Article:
Yu suggested mergers and acquisitions would boost the revenue of international consumer companies in China. Last year, Yinlu, bought by Nestle, enjoyed a particularly strong year, helped by its new premium congees.
Purchasing power was released in the fourth quarter of last year. Yu expects the overall fast consumption market will slowly recover this year if there are no further negative policies.
Urbanization and China’s new secondchild policy should stimulate the consumer market, he said.
“The fast consumption market of 2014 is expected to grow 8 or 9 percent based on the increase of consumers’ incomes,” Yu said.
According to the Ministry of Commerce, in January, the consumer market was fueled mostly by holiday shopping.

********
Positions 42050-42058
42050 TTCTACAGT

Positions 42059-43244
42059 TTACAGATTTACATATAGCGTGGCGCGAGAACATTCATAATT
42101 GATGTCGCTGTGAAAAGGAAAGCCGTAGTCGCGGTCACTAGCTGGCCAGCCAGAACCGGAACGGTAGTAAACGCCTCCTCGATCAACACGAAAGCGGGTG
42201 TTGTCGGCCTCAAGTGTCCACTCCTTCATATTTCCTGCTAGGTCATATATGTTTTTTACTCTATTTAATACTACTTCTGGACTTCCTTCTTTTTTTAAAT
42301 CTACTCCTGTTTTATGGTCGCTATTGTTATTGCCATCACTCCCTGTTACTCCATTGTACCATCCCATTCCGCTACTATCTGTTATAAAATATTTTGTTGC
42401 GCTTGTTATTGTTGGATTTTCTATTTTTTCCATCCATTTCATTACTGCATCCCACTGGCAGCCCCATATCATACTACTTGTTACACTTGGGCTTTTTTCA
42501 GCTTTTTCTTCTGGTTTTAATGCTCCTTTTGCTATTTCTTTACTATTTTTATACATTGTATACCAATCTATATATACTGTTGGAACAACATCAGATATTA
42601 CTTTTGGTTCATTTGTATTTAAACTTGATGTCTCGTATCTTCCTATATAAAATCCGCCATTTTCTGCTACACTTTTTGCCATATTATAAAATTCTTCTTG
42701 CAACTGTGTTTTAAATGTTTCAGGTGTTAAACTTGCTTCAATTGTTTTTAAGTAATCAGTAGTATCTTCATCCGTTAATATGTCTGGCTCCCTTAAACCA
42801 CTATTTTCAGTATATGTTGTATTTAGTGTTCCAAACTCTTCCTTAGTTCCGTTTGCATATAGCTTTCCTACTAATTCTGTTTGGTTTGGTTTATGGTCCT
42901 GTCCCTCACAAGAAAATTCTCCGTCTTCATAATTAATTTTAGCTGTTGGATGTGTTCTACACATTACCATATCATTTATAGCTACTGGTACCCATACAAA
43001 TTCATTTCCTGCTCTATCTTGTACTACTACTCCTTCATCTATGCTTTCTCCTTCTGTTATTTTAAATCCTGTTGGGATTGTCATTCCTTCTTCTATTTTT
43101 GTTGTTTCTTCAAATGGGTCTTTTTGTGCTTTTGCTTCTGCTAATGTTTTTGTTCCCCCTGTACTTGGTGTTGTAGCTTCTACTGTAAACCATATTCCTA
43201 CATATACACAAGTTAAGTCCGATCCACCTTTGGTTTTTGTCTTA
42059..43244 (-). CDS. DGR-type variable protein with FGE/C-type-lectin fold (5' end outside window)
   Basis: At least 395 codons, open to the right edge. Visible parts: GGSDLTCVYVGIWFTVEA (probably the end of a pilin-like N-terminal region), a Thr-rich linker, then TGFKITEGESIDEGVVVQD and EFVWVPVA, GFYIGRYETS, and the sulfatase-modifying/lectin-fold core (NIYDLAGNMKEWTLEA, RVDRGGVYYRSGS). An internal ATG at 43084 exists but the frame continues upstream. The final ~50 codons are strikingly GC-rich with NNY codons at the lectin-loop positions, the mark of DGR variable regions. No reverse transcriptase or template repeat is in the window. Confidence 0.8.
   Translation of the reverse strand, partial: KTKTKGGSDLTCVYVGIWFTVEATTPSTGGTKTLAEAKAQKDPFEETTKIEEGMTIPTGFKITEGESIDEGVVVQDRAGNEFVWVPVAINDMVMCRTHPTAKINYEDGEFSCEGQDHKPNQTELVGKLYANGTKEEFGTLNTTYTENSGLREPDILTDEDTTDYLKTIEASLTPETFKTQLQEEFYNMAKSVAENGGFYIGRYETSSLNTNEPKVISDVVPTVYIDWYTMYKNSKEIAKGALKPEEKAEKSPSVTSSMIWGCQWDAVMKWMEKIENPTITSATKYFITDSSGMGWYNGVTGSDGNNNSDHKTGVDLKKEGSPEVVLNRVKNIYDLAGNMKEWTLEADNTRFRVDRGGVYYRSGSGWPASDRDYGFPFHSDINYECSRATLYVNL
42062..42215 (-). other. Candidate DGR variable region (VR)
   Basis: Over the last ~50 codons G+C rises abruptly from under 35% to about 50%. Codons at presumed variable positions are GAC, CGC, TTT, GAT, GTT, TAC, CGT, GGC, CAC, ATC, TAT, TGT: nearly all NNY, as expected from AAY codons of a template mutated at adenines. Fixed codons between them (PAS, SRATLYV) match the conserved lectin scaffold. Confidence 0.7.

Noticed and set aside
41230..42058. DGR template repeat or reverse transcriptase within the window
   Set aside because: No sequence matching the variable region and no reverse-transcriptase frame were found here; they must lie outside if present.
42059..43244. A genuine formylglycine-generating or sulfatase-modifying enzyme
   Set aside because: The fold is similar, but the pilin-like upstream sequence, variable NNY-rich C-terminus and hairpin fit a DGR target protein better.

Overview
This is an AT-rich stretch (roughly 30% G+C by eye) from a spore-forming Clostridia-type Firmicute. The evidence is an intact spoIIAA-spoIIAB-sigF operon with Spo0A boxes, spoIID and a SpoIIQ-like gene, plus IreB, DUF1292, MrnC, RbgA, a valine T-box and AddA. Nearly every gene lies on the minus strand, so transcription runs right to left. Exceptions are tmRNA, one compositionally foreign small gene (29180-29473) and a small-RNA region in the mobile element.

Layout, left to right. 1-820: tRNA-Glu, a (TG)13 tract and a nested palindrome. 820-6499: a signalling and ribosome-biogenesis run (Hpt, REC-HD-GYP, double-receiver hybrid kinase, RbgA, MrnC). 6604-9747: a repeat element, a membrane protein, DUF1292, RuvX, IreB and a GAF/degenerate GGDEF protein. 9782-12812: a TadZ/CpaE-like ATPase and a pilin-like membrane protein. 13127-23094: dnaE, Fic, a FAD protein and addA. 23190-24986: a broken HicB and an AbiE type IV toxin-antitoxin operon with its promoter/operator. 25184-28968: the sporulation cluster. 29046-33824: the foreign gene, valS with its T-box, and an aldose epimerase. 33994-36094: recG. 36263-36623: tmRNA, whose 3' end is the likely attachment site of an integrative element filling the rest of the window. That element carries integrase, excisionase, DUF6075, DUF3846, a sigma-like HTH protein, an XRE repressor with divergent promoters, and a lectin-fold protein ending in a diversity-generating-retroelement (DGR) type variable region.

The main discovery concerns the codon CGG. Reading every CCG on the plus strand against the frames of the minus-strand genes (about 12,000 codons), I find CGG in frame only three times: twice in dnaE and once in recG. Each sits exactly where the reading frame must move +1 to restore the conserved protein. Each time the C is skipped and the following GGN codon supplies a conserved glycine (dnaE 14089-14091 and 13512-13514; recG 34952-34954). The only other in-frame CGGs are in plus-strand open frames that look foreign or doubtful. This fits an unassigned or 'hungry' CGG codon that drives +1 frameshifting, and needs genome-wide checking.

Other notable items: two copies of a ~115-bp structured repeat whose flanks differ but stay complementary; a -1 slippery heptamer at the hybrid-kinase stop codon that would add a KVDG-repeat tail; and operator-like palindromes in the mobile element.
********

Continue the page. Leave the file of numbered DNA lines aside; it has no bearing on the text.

Based on 5,000 key retailers monitored by the ministry, sales of food and beverages have increased 19.6 percent and 22.4 percent. The growth rates are 8.3 percentage points and 12.2 percentage points higher than that of a month ago. Sales in apparel have been up 13 percent, 9.5 percentage points more than those a month before.
Supermarkets and department stores have seen sales grow month-on-month by 16.5 percent and 14.6 percent, respectively.
Most of the recovering forces of the consumer market last year were highlighted on communication products such as smartphones and e-commerce with strong Singles’ Day sales, she said.
The improving consumer market also was boosted by sales in basic sectors such as food, beverage and apparel, which kept a growth rate of between 30 and 40 percent.
Zhao Ping said consumption growth will hover at around 13 percent this year as a result of the lack of short-term policy stimulus and mild gross domestic production.
Challenges in raising salaries and hiring rates also will cut into the spending power of consumers, she said. Contact the writer at wangzhuoqiong@ chinadaily.com.cn